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time management, how to deal with distraction

Block Letters: Time Management for Lawyers, Part 1: Basic Solutions

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Life is a continuing struggle for additional time. Not that we can ‘add time’ to our terranean existence. The best we can do is to use the time we are allotted more wisely; and, in the business context, that means being as efficient as possible — so that you can complete your work, and get back, as soon as you can, to doing the things that you really care about.
With the rampant distractions of the digital age, it is very easy to lose focus. I blame the internet, in large part. Holding a world of information withal your fingertips, accessible mostly immediately, via the same device that you’re supposed to be using to get your work done, is just too great a temptation for anyone to avoid entirely. It is very much an aspiring equivalency to the fruit of the tree of knowledge, apple. Even the most efficient workers out there will disappear down rabbit holes, from time to time. Not that taking a break from work is disadvantageous: that’s the ultimate, recurring goal, after all. No, the trick is to do it intentionally, and in large chunks, rather than for spurts.
In this series of posts, we will outline collections of suggestions for the improvement of your time management.
Let’s start with the most basic solutions:
Taking Multitasking to Task. The ultimate problem with the level of distractions we endure is that we continually fail to achieve focus; and, if we do get to a point where we are focused, it doesn’t last very long, before our focus is again broken. Multitasking of any sort (between work and personal projects, between work and work projects, between personal and personal projects) is not an effective way to manage your time. While we may fool ourselves into thinking that we can engage projects simultaneously, our brains just don’t work that way. So, at a baseline, the best thing you can do to improve your efficiency, and to get the most out of your time, is to offer yourself more and deeper pockets of concentration. If not, you’ll be off the tracks, and then on the tracks; and, ain’t nothin’ funky ‘bout that. The dangers inherent in multitasking are fairly obvious; neither is there any need of supporting studies, when you know that your level of concentration, and your work product, is improved when you focus on doing one thing at one time, rather than when you’re trying to write an email and watch television all at once — you don’t enjoy, or completely experience, either activity. The question is mostly centered around how you can improve your focus, for longer stretches, and at greater intervals.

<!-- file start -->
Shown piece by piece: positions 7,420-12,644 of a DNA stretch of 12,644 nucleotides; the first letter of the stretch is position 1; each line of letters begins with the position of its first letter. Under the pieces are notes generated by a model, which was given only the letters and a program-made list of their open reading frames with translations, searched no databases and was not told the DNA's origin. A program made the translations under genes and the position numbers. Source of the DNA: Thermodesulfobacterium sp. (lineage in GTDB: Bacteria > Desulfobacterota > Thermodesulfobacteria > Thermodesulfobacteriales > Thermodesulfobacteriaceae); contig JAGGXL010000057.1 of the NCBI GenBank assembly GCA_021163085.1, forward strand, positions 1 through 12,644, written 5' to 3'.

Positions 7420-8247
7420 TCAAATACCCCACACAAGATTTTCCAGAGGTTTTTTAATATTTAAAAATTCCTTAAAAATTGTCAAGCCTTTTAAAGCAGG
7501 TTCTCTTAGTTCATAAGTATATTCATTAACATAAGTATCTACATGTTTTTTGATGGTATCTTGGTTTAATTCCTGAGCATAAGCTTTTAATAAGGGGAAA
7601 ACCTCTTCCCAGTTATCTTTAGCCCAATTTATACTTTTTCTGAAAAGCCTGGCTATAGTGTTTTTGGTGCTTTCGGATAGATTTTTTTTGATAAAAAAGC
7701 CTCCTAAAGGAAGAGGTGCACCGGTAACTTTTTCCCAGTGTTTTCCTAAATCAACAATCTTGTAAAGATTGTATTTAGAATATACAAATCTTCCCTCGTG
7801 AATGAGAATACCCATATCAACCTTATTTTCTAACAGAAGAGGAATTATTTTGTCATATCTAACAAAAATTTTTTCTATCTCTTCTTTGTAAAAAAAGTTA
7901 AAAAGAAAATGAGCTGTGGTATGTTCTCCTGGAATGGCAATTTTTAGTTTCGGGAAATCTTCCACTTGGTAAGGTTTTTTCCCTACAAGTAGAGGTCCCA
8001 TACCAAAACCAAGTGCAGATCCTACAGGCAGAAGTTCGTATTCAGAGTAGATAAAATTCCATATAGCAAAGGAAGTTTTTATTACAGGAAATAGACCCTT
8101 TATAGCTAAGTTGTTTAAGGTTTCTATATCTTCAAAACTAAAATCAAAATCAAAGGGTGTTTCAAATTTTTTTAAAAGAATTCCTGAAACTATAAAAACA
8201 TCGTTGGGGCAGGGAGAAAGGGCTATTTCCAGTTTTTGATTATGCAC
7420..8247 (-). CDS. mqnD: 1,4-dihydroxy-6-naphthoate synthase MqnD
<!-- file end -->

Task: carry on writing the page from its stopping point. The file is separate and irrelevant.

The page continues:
Get in the Zone. Even if you’re not multitasking, it doesn’t mean that you’ve eliminated distractions — only that you’ve been able to ignore them. To ramp your focus up to the next level, you should endeavor to carve out chunks of time during which you actively eliminate distractions. Turn off your email notifications. Put your phone on do not disturb. Shut your office door. Block websites where you frequently waste time. Blocking time and eliminating distractions is a recipe toward coherent thought. If you can eliminate distractions within your control, and get your staff to buy-in, to eliminate distractions within their control, you should be able to find a comfort zone, in which you can process, quickly, efficiently and thoughtfully, through projects — some long-standing, long-term or noxious — faster than you thought possible. Not that you should block out just any old time. Instead, figure out when you work best, when you tend to be at your peak level of performance (maybe you’re a morning person, maybe you’re a night owl), and cordon off that section of your day (start with two hour slices), in order to promote your best work, as your best self: Call it your ‘power hour’. Not counting visual distractions, auditory distractions are the most debilitating. Phones ringing, people talking, background noise. Construct for yourself, then, a cone of silence, within your private time. That, or dominate intruding sounds with sounds of your own choosing: listen to music you love, on noise-cancelling headphones. Don’t know which music to love, you? Suggestions appear below.